‘Assange embassy row distracting from whistleblower cause’
The diplomatic standoff surrounding Julian Assange draws far too much media attention, Loz Kaye, the leader of the UK Pirate Party, told RT, adding that WikiLeaks must focus on its primary activities despite Assange’s legal wrangles.
RT: These so-called Syria Files that are currently being published on WikiLeaks consist of around two and a half million emails from Syrian political insiders. What sort of information could they reveal, and will this leak have any real and timely impact?
Loz Kaye: Well, it is very useful to see WikiLeaks getting back and focusing on its real mission. And that is about opening up governments and actually really revealing useful information. We’ll have to see what it brings. Unfortunately, the ongoing case and embassy standoff is continuing to actually take focus away from the work of the whistleblowing organization, and actually I think at the moment is making it increasingly difficult.
RT: Let’s talk about the embassy standoff. There he goes to Quito, a call for help from the Latin American country. He is asking for help from a country that is actually now under question about its own media freedom. Do you think in some way he is compromising his position there by going to Ecuador?
LK: Well, this has been very much of a concern. It is interesting to see that we are still very much coming back to square one in that embassy standoff now, because there has been an ongoing diplomatic spat between Ecuador and the United Kingdom. Particularly about the message that UK authorities sent about the 1980s law which actually gives UK authorities powers to enter embassies under certain circumstances. This was a taste of what was very much interpreted as a threat. But now there seems to be rowing back from this situation. Now William Hague, the foreign minister, has said that there is no plan to storm the embassy, but equally that the UK is still under obligation to arrest Julian Assange. So, I’m seeing these two things that are kind of canceling each other out right now.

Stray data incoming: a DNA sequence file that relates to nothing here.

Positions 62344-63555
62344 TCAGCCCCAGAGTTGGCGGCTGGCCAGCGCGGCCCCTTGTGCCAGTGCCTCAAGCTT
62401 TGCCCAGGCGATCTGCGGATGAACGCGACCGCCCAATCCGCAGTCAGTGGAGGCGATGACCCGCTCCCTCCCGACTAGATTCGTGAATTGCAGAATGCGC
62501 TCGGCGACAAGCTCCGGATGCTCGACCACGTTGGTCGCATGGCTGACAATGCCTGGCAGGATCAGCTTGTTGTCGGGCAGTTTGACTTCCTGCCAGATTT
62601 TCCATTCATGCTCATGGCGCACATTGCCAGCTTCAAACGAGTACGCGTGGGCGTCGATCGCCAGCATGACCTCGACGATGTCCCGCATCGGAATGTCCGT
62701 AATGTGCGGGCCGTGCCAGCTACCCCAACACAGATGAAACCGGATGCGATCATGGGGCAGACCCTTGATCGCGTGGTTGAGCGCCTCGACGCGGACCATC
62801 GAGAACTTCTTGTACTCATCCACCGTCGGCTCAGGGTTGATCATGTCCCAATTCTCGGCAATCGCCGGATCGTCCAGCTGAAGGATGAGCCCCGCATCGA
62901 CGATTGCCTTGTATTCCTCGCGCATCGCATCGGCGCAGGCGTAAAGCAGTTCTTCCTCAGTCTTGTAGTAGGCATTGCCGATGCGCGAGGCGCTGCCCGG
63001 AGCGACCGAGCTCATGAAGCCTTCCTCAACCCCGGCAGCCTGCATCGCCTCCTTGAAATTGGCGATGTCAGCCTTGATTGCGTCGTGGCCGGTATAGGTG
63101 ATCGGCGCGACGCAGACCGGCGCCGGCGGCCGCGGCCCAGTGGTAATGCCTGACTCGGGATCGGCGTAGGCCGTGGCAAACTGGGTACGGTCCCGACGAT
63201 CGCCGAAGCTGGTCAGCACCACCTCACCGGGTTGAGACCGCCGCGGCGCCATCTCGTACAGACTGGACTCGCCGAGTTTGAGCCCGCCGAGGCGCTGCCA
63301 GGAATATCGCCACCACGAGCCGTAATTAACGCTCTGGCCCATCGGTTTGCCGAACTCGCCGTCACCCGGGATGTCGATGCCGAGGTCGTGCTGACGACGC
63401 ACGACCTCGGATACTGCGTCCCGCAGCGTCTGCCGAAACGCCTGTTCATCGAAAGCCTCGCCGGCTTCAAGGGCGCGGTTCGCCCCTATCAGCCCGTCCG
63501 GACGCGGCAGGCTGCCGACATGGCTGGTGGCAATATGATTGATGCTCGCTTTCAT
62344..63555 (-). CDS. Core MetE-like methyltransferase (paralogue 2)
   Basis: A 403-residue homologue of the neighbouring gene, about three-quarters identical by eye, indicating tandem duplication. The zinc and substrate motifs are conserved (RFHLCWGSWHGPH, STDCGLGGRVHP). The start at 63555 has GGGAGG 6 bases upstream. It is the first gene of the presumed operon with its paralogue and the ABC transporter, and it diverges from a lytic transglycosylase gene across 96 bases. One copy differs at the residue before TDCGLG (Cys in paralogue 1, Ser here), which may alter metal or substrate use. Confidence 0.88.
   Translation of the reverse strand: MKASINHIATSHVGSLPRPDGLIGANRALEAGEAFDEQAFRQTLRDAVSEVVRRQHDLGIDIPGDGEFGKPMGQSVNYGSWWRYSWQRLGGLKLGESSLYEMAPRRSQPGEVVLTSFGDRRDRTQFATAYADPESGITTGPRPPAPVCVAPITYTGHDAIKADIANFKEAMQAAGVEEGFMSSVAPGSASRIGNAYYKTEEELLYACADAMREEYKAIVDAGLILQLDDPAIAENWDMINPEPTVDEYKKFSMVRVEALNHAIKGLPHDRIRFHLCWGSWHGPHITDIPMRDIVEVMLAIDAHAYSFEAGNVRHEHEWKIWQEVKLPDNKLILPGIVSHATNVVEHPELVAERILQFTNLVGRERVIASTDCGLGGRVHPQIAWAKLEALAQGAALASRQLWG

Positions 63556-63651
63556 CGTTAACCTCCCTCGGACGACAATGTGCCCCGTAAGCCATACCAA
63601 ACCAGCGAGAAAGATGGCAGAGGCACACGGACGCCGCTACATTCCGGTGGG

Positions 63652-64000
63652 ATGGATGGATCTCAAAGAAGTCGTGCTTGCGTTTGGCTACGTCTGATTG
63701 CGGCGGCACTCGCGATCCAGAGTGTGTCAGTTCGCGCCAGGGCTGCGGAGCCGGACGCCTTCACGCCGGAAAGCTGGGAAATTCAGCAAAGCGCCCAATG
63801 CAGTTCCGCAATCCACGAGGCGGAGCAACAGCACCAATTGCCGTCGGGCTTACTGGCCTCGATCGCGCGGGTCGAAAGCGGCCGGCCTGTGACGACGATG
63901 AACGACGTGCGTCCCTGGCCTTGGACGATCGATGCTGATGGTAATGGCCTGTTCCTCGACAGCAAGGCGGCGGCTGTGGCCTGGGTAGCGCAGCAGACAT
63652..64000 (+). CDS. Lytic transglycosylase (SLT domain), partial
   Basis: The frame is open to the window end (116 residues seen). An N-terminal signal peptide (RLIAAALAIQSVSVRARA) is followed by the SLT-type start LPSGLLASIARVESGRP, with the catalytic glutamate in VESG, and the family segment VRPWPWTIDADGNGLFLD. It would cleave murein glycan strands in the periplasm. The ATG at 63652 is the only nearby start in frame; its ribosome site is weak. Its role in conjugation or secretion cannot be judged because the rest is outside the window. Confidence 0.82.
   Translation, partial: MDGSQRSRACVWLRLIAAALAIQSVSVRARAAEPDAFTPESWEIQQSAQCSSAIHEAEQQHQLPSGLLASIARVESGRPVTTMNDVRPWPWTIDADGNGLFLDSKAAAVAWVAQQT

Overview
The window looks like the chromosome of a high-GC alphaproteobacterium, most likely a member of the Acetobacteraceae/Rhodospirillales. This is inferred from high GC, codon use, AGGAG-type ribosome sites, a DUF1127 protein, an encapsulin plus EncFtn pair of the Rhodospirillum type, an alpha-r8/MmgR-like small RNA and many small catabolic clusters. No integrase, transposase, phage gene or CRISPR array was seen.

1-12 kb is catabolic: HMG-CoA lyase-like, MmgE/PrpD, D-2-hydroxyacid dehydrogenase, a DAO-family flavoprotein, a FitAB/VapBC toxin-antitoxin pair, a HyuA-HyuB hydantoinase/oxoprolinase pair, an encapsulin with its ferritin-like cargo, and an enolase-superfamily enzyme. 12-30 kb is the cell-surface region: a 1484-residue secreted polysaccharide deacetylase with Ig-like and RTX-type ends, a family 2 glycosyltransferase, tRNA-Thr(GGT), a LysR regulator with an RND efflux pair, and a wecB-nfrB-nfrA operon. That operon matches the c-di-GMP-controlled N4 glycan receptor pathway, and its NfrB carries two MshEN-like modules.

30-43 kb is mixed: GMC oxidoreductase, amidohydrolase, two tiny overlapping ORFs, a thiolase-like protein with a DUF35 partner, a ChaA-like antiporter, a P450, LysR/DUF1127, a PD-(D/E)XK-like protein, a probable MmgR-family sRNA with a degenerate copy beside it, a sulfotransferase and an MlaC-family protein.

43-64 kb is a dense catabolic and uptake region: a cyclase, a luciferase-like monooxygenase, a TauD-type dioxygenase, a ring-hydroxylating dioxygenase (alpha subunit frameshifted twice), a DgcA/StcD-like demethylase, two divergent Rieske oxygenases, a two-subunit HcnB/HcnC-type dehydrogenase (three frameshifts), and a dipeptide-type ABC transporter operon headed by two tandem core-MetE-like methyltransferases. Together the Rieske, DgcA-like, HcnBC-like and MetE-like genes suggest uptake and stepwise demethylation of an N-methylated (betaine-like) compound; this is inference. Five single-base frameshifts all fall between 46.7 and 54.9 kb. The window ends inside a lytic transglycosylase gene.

RT: Assange also said in his latest interview that his organization is resisting the transformation of the developed world into a transnational surveillance state. If there is any truth to this, what can WikiLeaks do to stop it from happening?
LK: One on the recent revelations coming through WikiLeaks has been about the Trapwire surveillance system, which has actually very significant implications also here in the United Kingdom. The trouble is that at this very moment it is very difficult to get this message out while the current standoff continues. But yes, there are widespread concerns which we in the Pirate Party were also articulating for some time now.
Here in the UK we are under threat of a major new bill which is actually threatening to track how we send emails, web contacts, and messages to one another.
RT: Do you think WikiLeaks can survive without Assange now, or will we see organizations like yourself taking its place?
LK: What we’ve been very much saying all along is that it is actually vital that we separate out the personalities from the actual mission. The WikiLeaks social media output has been running some personal attacks right now, which are actually very unhelpful and undermine its credibility as a news organization, which it has always said that it is. But that’s to say that must not distract from the ongoing fight that encouraged us to have a greater transparency and greater power of freedom of information. That’s necessary here in the UK, but also right across the world.